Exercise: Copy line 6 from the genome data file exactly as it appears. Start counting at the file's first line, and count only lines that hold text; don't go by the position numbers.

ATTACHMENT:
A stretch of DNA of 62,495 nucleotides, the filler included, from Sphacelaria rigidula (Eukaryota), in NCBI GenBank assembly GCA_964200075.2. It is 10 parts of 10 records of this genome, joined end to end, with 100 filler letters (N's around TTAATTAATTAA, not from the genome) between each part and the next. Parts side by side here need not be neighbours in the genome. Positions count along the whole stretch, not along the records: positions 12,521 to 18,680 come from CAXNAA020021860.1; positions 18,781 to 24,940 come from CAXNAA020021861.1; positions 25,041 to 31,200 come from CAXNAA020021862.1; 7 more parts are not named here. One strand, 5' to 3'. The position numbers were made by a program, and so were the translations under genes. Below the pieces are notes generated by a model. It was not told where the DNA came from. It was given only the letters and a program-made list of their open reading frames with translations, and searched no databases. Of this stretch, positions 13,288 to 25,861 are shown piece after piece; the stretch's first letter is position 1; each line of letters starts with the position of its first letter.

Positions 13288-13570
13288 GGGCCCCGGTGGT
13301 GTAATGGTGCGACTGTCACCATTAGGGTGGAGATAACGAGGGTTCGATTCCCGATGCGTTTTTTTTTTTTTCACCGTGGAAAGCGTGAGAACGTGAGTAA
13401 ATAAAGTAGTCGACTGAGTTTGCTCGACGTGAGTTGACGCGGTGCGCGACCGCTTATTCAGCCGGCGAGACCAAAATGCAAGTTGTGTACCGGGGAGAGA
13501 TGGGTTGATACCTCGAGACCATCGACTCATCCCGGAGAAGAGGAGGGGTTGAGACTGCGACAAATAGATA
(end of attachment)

13501 TGGGTTGATACCTCGAGACCATCGACTCATCCCGGAGAAGAGGAGGGGTTGAGACTGCGACAAATAGATA